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Invited written evidence to the Political and Constitutional Reform Committee: Devolution and exiting the European Union

Research output: Chapter in Book/Report/Conference proceedingChapter in a book

Original languageEnglish
Title of host publicationHouse of Commons Public Administration and Constitutional Affairs Committe
Subtitle of host publicationDevolution and exiting the EU: Reconciling differences and building strong relationships
Publisher or commissioning bodyHouse of Commons: London
DatePublished - 8 Aug 2018


1.1 This invited written submission focusses specifically on the implications that arise from European Union (EU) exit for the governance of England. It concentrates on a specific set of issues outlined in the Committee’s call for evidence that are pertinent to English devolution. More specifically, it examines (i) how the momentum behind English devolution might be affected by Brexit (ii) how an English voice might be represented in Brexit negotiations (iii) potential opportunities emanating from European withdrawal and (iv) the possible threats to English devolution posed by exiting Europe. My views are based on my own academic research that has examined English devolution for the past 20 years. Six central claims are made.

1.2 First, EU withdrawal has the potential to further marginalise or, by contrast, appease an increasingly disenfranchised ‘English political community’. Maintaining the momentum behind English devolution and ensuring that the English voice is heard in Brexit negotiations could offer an important opportunity to pacify perceptions of alienation and exclusion in parts of England.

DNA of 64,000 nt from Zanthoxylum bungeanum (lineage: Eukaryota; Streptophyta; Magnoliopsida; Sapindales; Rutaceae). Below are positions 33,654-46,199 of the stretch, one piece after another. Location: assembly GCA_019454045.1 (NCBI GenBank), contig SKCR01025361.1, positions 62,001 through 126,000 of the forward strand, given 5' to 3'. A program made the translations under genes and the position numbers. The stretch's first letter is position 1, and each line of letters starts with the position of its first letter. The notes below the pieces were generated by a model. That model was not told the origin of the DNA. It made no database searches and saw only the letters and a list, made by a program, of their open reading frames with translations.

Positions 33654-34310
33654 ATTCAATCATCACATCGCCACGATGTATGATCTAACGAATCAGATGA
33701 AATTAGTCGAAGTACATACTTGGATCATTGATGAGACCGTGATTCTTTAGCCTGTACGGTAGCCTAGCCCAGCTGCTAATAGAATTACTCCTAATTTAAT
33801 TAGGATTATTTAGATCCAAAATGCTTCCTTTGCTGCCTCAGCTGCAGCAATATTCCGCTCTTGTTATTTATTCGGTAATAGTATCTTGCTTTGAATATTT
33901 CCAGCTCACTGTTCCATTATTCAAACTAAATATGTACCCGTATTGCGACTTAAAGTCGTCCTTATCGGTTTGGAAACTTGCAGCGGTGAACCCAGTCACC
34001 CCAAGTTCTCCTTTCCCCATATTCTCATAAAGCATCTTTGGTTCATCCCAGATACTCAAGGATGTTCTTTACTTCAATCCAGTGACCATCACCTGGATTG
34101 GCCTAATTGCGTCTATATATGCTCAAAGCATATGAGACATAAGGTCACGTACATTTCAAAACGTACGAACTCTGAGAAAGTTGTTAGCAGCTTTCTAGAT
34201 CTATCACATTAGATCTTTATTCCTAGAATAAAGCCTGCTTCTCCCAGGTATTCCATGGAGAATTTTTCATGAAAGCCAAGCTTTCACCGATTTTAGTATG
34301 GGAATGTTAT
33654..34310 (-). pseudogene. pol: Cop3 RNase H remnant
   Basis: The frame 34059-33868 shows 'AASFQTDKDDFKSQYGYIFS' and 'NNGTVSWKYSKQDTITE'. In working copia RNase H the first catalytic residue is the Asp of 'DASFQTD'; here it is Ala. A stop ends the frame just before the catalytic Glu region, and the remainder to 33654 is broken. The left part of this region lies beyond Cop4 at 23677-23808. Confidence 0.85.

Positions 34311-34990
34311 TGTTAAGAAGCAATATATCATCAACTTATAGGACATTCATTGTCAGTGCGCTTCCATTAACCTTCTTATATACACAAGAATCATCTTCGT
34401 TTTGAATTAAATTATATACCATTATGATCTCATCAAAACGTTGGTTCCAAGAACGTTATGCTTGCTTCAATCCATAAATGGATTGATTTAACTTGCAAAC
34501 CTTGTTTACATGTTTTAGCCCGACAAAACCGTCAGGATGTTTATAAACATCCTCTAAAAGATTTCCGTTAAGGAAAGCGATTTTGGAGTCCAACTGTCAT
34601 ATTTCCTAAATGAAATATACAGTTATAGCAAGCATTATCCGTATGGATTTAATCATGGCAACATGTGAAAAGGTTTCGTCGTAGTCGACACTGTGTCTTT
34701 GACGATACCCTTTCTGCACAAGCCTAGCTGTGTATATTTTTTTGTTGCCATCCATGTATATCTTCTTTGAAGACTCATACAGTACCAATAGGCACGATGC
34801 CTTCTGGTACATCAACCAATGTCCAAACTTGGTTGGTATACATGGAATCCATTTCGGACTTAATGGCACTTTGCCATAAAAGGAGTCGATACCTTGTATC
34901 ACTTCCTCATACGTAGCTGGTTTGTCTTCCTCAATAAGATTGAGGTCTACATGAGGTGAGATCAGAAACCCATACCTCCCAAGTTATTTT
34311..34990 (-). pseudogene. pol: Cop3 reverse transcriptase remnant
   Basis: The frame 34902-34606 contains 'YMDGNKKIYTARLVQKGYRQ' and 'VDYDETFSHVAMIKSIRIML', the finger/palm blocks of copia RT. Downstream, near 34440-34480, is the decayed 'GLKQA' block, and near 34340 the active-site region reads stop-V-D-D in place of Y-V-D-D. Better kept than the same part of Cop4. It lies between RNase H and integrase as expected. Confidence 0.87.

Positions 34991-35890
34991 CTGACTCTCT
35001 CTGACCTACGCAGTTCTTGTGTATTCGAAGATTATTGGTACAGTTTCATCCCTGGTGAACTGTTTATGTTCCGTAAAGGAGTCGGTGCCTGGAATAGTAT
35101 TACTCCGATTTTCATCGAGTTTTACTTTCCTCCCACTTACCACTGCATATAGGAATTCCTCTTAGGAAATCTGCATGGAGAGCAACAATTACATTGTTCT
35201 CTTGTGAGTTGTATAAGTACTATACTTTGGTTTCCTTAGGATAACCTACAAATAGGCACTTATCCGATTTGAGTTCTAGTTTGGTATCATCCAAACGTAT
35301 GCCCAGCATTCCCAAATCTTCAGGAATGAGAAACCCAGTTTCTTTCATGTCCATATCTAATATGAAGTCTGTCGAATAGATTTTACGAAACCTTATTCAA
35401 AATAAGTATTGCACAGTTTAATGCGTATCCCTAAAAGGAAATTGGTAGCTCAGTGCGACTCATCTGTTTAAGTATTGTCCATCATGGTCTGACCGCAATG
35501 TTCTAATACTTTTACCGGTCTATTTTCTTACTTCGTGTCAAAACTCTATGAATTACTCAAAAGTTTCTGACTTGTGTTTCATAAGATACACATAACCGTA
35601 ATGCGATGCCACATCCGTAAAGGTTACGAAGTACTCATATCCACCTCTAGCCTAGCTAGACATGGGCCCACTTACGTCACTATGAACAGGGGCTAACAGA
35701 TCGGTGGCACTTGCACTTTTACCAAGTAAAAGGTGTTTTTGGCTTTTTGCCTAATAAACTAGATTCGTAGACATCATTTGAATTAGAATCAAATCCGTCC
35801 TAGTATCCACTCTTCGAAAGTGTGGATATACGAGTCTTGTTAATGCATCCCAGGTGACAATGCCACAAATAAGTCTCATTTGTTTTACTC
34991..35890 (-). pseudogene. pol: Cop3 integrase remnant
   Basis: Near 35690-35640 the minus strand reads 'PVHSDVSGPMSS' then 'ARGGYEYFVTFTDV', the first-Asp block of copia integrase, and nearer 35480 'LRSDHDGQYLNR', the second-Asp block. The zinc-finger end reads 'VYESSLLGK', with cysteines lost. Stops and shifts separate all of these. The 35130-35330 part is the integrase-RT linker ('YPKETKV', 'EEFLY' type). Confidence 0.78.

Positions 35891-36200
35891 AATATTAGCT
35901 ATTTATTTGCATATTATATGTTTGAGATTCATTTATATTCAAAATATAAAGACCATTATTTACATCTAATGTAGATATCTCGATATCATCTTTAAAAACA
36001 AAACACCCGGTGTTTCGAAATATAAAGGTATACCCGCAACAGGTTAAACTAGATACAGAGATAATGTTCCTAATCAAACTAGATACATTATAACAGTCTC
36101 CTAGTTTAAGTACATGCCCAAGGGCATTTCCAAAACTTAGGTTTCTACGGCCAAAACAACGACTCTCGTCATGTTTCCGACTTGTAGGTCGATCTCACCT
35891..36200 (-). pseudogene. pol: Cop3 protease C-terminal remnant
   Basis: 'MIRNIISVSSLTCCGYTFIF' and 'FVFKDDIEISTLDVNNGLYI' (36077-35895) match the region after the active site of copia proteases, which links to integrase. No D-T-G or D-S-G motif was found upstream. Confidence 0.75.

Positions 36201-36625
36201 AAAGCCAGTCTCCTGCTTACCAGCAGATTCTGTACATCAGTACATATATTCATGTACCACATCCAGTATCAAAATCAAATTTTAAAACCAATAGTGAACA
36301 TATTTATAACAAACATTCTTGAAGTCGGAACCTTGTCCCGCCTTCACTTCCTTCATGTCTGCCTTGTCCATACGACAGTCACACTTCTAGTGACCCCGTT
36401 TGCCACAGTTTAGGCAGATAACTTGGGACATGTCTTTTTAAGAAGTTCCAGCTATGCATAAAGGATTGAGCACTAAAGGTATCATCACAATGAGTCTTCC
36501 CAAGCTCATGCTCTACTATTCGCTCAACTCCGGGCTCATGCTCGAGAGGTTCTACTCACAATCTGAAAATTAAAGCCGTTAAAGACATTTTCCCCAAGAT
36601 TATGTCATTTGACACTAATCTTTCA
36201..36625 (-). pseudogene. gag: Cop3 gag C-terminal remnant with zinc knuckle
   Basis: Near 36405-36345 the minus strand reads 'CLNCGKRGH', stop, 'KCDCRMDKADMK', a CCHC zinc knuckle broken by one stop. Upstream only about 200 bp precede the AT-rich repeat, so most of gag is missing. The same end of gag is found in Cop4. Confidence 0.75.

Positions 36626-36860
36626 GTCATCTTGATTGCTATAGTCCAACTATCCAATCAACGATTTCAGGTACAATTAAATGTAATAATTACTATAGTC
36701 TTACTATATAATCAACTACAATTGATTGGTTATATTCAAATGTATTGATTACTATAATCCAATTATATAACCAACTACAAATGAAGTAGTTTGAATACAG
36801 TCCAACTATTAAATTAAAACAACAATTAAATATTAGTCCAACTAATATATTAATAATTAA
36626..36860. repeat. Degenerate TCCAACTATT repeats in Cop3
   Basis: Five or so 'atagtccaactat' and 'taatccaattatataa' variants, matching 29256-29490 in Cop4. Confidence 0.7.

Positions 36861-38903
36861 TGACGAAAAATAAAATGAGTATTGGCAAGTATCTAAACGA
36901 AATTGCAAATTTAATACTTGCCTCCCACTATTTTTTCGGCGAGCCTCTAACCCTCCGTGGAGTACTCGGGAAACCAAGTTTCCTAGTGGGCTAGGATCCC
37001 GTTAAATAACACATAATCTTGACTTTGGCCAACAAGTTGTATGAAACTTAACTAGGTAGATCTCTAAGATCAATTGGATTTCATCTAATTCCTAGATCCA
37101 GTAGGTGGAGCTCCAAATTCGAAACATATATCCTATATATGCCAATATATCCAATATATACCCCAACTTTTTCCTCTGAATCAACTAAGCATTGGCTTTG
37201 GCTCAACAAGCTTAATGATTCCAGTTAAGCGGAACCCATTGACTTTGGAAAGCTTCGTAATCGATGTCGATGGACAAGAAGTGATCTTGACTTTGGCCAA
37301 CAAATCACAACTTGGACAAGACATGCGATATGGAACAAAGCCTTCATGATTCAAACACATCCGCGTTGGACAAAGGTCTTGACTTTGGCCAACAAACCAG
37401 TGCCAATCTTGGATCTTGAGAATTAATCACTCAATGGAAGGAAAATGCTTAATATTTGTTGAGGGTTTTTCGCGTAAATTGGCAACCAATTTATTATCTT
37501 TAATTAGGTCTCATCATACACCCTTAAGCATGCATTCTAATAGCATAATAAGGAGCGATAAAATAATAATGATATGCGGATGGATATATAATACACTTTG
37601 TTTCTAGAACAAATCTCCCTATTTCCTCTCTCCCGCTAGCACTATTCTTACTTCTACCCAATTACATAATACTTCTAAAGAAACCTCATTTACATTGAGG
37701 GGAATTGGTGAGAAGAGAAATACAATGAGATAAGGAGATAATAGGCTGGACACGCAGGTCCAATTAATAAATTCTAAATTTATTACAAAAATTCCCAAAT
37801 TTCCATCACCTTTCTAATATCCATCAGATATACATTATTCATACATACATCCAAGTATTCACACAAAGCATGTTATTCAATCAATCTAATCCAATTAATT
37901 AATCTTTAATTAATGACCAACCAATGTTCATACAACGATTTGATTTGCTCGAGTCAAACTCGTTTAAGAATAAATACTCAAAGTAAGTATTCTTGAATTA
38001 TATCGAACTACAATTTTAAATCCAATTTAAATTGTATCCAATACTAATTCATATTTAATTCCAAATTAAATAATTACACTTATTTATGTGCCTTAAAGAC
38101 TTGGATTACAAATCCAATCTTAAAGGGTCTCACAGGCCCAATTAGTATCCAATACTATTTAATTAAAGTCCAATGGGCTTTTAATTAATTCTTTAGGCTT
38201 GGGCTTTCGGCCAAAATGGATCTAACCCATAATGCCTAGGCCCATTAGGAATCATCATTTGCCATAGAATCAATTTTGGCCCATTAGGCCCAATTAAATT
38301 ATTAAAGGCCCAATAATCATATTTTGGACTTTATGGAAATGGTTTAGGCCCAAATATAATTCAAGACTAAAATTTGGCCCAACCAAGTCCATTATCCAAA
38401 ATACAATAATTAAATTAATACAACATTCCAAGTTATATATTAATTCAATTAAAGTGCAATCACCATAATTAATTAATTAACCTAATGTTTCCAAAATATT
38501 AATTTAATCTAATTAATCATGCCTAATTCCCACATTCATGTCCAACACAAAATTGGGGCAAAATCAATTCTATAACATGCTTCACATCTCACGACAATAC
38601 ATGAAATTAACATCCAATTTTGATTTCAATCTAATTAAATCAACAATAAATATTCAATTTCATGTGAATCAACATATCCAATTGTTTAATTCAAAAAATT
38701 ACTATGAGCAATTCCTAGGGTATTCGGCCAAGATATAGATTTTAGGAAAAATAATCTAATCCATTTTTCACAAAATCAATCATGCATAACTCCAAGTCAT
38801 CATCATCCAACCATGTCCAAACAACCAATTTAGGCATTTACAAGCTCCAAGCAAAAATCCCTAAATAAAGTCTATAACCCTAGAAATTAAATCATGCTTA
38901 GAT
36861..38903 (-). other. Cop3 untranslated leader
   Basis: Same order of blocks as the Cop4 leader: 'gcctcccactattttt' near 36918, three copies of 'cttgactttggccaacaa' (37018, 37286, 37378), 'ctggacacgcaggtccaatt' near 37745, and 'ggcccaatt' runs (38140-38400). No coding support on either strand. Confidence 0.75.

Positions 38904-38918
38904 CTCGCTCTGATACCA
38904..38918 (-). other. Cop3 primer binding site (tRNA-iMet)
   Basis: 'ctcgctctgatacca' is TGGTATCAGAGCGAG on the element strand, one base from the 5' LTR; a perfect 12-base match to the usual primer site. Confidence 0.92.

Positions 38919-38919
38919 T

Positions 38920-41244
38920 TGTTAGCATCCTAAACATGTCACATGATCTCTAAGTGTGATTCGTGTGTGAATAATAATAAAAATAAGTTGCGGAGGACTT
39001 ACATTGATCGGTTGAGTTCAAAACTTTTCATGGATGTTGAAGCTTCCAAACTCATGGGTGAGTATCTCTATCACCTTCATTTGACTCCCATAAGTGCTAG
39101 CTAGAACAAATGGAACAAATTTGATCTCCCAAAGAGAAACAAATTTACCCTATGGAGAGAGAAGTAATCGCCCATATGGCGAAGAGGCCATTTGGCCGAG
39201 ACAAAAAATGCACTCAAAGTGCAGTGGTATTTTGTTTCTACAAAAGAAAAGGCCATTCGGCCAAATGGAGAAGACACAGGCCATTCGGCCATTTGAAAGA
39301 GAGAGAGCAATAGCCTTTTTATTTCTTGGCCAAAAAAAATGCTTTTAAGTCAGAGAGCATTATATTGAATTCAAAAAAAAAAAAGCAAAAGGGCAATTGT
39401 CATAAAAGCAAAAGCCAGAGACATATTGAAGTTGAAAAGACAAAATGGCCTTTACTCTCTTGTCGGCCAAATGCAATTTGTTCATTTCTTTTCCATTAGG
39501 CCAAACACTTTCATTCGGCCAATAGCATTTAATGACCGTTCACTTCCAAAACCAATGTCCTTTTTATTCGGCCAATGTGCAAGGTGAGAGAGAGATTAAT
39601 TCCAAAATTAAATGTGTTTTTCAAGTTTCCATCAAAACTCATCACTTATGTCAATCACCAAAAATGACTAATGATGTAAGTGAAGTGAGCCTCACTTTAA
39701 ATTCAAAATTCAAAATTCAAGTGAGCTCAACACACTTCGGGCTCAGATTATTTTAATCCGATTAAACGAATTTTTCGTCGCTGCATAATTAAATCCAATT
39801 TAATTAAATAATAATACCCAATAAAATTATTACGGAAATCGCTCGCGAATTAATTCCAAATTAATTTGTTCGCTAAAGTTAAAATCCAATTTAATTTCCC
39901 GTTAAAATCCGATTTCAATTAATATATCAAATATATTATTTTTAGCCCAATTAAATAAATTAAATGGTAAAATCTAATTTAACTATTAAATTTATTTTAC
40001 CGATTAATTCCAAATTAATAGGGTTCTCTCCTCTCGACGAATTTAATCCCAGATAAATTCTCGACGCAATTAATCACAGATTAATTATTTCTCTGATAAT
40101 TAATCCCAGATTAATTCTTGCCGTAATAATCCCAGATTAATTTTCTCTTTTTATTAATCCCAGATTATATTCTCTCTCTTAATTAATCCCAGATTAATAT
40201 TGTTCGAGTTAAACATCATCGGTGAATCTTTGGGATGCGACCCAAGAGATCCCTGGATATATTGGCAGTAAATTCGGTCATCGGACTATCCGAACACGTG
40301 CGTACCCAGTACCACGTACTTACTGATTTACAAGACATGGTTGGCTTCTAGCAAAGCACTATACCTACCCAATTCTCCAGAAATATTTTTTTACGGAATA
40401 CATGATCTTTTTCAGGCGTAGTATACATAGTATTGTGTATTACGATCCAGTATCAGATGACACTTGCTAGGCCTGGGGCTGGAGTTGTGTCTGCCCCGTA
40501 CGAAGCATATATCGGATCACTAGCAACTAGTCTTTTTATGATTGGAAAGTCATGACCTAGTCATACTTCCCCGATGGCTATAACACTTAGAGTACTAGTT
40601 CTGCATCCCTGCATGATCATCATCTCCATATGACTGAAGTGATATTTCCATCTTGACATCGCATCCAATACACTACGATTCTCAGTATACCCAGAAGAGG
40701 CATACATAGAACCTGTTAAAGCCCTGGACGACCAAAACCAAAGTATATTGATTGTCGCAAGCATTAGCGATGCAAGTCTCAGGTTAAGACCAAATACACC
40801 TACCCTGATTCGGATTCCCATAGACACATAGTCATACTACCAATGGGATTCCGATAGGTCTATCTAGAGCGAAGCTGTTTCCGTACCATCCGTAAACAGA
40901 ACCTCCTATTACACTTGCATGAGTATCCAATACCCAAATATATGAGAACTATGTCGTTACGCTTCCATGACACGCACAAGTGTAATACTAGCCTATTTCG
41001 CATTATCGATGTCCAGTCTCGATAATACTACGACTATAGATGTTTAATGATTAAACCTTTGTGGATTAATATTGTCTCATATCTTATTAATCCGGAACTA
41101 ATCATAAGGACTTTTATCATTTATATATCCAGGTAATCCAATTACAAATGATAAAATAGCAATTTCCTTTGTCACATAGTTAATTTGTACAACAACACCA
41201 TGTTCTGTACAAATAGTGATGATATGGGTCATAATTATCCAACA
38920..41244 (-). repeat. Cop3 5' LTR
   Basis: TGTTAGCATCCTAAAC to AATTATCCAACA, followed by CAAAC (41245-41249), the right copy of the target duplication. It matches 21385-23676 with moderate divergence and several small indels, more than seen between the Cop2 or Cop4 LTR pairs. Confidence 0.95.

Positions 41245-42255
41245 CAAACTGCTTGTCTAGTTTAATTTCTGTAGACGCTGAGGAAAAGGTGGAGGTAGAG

1.3 Second, there are opportunities for the newly elected metro mayors to work with Government to ascertain what EU funds and programmes might be effectively managed by the combined authorities. Metro mayors would benefit from working together to speak with one voice to Government on the issue.

1.4 Third, spatial sensitivity and place-based policy solutions offer a fruitful way to accommodate the social and geographical divisions identified during the EU referendum. However, engaging the English tier is challenging due to significant variations in institutional arrangements and local governance capacity. Metro mayors are a good place to start, although a more comprehensive approach will be needed if all parts of England - including its ‘left behind areas’ - are to have a voice.

1.5 Fourth, Brexit offers an opportunity to reframe the English devolution debate in constructive ways and build upon some of the positive relations post the recent devolution deals. Where devolution deals have faltered, trust needs to be rebuilt. The Network of Local Enterprise Partnerships, that represents the 39 Local Enterprise Partnerships in England, might be employed to represent rural and coastal areas in Brexit discussions.

1.5 Fifth, despite a global trend towards decentralisation, evidence of its success remains inconclusive. Data suggests that the success of local initiatives are often hampered by an uncoordinated approach at the Centre. Whitehall’s propensity for centralisation and the differentiated approach to devolution that characterises individual government departments will need careful management.

1.6 Finally, Brexit is likely to make regional disparities worse and could lead to greater conflict between England’s territories for scarce resources. Robust inter-governmental relations that cover the whole of England will be required to ensure an equitable distribution of funds post EU withdrawal.

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